When we came to Melbourne I noticed everyone wore knee length boots. But…they were expensive and with three, followed by four, growing mouths to feed, I couldn't justify the cost. It would be fifteen years before I lashed out on a pair of knee high red leather boots. I currently have two pairs of red boots (one short and one and one long), a red pair of Doc Marten shoes with buckles (I never did abandon the Clarks sandal look) and a pair of Joseph Sieber red sandals (bought on sale). My long red boots have been re-souled twice. I am constantly on the lookout for a replacements – shoes, sandals and boots. Maybe that's what Hans Christian Anderson was on about? This endless, slavish, dependence? If so, I'm guilty. I can no longer live without red shoes.

 

 

Some thoughts on language, loss and identity

Have you ever seen this map?


At a conservative estimate, more than two hundred and fifty different languages were spoken by Indigenous Australians prior to the arrival of Europeans. Most of these are now extinct with only about fifteen languages still being spoken by all age groups.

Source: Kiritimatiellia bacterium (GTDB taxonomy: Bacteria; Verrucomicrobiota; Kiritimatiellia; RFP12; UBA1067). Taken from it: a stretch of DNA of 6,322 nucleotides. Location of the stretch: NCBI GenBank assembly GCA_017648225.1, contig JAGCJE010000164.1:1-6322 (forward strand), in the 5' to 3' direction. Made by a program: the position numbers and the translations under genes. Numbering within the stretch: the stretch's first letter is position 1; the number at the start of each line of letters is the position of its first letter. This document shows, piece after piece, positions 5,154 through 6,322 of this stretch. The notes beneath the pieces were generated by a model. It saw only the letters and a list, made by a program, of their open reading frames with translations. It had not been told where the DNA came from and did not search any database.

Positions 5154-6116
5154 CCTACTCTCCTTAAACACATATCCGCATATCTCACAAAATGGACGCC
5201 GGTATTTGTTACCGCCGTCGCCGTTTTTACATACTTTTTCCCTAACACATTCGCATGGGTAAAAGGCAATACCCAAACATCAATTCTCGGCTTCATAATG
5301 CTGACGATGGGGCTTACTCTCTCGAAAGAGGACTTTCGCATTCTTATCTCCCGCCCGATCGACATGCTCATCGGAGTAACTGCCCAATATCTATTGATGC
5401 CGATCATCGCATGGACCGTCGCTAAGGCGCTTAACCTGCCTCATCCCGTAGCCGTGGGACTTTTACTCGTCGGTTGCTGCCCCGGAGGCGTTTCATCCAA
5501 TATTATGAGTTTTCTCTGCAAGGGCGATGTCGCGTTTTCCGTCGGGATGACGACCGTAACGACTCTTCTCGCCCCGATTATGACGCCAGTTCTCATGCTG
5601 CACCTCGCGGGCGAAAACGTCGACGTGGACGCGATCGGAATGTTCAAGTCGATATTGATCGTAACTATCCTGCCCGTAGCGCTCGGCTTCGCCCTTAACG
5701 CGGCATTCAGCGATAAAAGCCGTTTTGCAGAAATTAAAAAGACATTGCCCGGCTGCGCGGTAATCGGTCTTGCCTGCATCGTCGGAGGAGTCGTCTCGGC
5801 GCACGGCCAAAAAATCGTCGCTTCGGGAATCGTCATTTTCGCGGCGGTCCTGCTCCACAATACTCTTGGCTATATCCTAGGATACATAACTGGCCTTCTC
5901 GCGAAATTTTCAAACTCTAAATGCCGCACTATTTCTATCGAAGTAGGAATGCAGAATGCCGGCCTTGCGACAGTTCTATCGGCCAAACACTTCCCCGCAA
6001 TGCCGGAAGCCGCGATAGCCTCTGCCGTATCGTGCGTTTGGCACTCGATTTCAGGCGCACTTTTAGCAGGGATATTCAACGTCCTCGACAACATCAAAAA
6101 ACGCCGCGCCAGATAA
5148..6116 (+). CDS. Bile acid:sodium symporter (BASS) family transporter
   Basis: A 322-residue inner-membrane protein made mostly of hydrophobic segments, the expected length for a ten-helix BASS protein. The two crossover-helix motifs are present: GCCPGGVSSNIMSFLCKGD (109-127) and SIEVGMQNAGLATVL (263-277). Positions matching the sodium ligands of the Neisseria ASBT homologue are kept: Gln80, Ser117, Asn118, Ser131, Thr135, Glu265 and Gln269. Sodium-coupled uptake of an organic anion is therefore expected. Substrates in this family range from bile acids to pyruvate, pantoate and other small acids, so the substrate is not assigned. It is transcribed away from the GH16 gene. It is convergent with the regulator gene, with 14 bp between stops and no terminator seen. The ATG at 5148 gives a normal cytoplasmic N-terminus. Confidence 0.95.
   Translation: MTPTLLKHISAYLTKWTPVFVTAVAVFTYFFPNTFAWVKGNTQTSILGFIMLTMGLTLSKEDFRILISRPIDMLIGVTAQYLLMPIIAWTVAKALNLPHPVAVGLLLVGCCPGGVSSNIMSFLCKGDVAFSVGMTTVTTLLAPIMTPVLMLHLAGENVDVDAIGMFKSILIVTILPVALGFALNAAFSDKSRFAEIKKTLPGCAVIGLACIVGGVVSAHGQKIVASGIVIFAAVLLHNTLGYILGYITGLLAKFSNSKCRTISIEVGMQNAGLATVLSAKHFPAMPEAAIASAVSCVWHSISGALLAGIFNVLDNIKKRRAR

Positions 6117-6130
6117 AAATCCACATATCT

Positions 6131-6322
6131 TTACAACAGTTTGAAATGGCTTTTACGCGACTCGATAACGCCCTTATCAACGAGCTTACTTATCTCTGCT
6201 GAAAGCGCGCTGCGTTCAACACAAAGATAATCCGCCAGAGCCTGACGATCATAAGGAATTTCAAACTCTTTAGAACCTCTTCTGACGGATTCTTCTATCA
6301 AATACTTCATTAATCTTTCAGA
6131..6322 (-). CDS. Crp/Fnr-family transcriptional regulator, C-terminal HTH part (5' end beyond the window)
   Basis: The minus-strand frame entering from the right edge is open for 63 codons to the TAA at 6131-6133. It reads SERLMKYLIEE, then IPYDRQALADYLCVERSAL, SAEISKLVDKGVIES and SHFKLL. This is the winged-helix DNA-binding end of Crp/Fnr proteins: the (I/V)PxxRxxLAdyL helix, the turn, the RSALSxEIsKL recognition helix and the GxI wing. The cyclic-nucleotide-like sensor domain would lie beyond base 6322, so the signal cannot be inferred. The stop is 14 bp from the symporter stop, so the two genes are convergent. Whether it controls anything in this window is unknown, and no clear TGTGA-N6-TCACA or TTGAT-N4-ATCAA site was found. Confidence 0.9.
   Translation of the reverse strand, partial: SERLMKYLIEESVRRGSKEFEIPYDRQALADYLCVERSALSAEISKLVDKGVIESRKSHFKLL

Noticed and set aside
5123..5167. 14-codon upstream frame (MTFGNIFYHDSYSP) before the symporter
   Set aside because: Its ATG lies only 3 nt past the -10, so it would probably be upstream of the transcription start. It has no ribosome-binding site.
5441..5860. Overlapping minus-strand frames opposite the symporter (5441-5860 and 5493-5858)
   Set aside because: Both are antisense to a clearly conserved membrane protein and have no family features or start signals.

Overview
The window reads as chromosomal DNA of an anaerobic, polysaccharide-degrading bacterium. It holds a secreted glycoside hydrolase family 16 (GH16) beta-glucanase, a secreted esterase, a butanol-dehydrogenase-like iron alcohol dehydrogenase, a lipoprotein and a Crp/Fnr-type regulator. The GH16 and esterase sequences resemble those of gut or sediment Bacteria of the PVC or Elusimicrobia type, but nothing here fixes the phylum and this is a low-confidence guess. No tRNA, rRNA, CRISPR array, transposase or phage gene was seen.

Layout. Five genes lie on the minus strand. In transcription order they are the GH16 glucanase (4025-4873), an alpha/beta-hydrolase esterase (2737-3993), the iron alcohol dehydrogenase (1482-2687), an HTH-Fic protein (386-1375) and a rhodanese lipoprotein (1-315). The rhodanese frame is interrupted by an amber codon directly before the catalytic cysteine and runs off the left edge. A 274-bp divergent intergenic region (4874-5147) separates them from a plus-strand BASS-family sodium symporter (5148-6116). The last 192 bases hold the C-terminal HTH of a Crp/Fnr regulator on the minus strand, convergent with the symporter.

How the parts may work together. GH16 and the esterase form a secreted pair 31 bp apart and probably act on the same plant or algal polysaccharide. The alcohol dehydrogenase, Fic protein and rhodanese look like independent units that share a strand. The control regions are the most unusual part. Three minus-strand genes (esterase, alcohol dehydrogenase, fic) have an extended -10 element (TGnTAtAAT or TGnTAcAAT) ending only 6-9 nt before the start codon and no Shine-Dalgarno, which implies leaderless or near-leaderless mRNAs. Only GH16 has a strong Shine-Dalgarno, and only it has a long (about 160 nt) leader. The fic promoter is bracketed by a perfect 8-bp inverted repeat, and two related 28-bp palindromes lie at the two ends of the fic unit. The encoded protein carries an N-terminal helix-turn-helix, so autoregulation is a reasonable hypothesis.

That’s a sobering picture. Why? Because language is about identity. Consider this quote from Wominjeka at the Bunjilaka Aboriginal Cultural Centre.


Language is the essence of who you are. It tells you where you come from, your connection to Country and where your Country is … Without speaking that language, you’re missing a huge chunk of your identity.

As a Welsh language learner, this is a reality I often reflect upon. But this week, at the request of an Australian woman doing an M.A. in Celtic Studies through the University of Wales, Trinity St David, I have been trying to articulate how learning Welsh shapes my identity. In an email to the researcher, I wrote:

One of my life ambitions has always been to write a novel. On turning forty, I decided it was time to give this ambition a go. It would be a historical novel as I love history. It had to be Australian (because I had no research budget) and it would be about migrants because emigration was the single most defining event of my childhood. Somewhere along the line I also decided to have Welsh characters.

Initially, I knew very little about Welsh culture but, as I began to research, I stumbled across the Melbourne Welsh classes. I went along to the first class expecting only to attend for a short while – long enough get a broad sense of the language for my novel. Ten years later I am still learning Welsh because somewhere along the way I fell in love with the language. I love its words. Their spelling. The poetry. Speaking Welsh does something warm inside me.

The researcher wanted to know more about this warmth – what exactly falling in love with a language looked like. I wrote back to her: